Hvalfugl – Som En Faldskærm
(Self-released. CD review by Adrian Pallant)
This bizarre sighting of purple whales serenely airlifted over a Scandinavian mountain range signals the arrival of the second album, Som En Faldskærm (like a parachute), by Danish trio Hvalfugl (their name formed from two words translating as ‘whale’ and ‘bird’).
As in 2017’s debut release By, Jeppe Lavsen (electric guitar), Jonathan Fjord Bredholt (piano, harmonium) and Anders Juel Bomholt (double bass) offer charming ‘hygge’ jazz through original pieces which suggest deep roots in traditional Scandinavian folksong – a bonhomie inspired by the likes of Bazar Blå, Esbjörn Svensson Trio and Jan Johansson. There’s nothing at all outlandish or groundbreaking about their sound world; yet with glinting dance figures and carol-like warmth, this spacious, instrumental blend somehow filters into the soul, creating an aura of calm. Indeed, it could be argued that there’s a soporific ambience to Hvalfugl’s music (perhaps that’s the point), but crystal-clear melodies and a shared empathy for phrasing and openness make it an attractive package.
Recorded in the beautifully repurposed church building of Simpson Street Studios, Northumberland – an ideal space for Hvalfugl’s delicacy – twelve compositions and fragments unfold with wistful Himmelbjerget (a high point in Denmark’s topography), where placid guitar and piano reflect bass-lapping seascapes. Folksy Jeg Venter Herhejemme (I’m Waiting at Home) feels contented, its chord progressions occasionally taking an unexpected turn, while the gently-propelled promenade of OpvåGning (Awakening) begins to suggest both nature’s and landscape’s influence on this music. Jeppe Lavsen’s echoed guitar precision threads through the album, the memorable single-line tune of Vals I Vallonien (Waltz in Wallonia) picked up by bass, eventually enveloped by mellow harmonium.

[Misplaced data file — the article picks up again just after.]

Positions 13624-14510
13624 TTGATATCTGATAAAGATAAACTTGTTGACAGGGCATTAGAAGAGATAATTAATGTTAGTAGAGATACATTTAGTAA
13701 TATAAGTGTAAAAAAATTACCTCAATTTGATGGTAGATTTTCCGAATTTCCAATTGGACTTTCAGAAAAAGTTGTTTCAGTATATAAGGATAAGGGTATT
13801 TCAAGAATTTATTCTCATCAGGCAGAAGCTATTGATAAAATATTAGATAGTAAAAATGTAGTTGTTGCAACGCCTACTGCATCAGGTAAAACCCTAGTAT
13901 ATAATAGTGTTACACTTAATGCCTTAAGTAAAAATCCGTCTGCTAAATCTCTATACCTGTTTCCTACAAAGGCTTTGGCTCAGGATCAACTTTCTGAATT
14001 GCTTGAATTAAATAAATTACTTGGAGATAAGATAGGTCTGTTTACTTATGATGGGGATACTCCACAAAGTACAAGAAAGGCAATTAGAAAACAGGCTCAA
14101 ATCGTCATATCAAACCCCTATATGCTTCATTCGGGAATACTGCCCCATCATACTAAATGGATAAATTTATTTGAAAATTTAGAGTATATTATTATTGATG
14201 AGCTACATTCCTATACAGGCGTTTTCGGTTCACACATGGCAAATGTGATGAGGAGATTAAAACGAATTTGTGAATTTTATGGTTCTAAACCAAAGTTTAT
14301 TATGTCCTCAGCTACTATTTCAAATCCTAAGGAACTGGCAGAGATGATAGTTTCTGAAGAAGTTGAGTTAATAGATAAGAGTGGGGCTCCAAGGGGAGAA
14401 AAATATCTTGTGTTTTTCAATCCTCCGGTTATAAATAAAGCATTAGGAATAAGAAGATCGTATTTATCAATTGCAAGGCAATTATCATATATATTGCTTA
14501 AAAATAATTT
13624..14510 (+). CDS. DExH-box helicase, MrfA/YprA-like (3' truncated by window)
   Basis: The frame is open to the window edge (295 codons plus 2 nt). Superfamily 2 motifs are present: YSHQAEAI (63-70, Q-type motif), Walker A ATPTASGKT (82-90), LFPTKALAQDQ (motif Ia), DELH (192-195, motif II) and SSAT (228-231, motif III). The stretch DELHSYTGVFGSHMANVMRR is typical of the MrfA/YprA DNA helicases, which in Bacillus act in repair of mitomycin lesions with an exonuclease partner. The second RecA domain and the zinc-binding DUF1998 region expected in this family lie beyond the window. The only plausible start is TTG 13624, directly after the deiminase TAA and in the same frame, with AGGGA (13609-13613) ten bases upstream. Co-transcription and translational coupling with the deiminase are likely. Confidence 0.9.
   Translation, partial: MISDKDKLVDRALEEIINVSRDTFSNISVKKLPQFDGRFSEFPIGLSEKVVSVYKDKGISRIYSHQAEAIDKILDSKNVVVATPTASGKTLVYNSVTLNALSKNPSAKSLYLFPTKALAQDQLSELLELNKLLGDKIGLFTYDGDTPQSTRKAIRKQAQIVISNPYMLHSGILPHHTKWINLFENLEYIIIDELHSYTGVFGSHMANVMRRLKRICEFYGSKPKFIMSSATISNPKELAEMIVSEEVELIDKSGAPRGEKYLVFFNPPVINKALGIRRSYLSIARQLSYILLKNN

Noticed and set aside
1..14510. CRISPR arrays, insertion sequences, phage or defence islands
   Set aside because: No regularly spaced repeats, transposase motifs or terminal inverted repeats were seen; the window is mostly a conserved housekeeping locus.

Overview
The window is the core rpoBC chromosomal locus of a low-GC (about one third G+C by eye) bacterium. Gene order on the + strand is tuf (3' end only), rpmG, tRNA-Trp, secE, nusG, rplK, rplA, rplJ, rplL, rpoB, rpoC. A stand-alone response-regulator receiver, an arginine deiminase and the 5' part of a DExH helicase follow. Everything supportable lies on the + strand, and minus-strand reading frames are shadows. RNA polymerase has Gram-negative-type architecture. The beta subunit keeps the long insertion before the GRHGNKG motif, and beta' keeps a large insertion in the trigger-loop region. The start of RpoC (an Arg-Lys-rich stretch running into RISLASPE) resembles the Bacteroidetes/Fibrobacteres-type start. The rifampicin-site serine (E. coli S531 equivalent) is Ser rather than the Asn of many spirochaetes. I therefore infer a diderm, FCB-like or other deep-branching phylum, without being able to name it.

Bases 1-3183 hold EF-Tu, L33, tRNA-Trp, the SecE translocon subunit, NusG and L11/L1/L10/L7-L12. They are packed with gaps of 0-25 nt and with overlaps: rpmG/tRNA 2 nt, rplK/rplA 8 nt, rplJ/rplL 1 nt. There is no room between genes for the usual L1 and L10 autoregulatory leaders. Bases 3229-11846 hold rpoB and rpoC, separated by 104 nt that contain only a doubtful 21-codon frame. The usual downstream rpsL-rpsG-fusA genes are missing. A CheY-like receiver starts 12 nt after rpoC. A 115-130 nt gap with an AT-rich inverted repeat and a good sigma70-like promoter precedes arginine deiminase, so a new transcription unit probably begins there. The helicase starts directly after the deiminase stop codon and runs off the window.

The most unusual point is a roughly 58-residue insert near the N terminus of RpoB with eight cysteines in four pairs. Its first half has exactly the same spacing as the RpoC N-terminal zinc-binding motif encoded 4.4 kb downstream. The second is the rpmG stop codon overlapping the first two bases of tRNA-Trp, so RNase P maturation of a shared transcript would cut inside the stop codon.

At between three and five minutes’ duration, Hvalfugl’s creations are carefully-crafted gems. Ode Til Birk and Lystrup imply the north-eastern ‘going home’ of Mark Knopfler; simple piano tunes in Utopi and Mens VI Sover (While VI Sleeps) emphasise the beauty of the trio’s shared instrumentation; melancholic Mellem Bække Og Bakker (Between Brooks and Hills) grows in strength and positivity; and the title track closes with an impression of medieval or celtic influence as it gambols to ornamented piano/guitar and Bomholt’s ever-present double bass swell.
It could be imagined that enhanced instrumentation or effects (perhaps lilting soprano sax, bass clarinet, subtly prepared piano) might vary and expand the trio’s output – who knows, they may even delve into deeper, rockier grooves as chilling gusts disrupt the above cetacean squadron’s progress! But for now, Som En Faldskærm provides a welcome oasis from the clamour of worldly ‘muzak’ – and I applaud Hvalfugl as they continue their journey.
Categories: CD review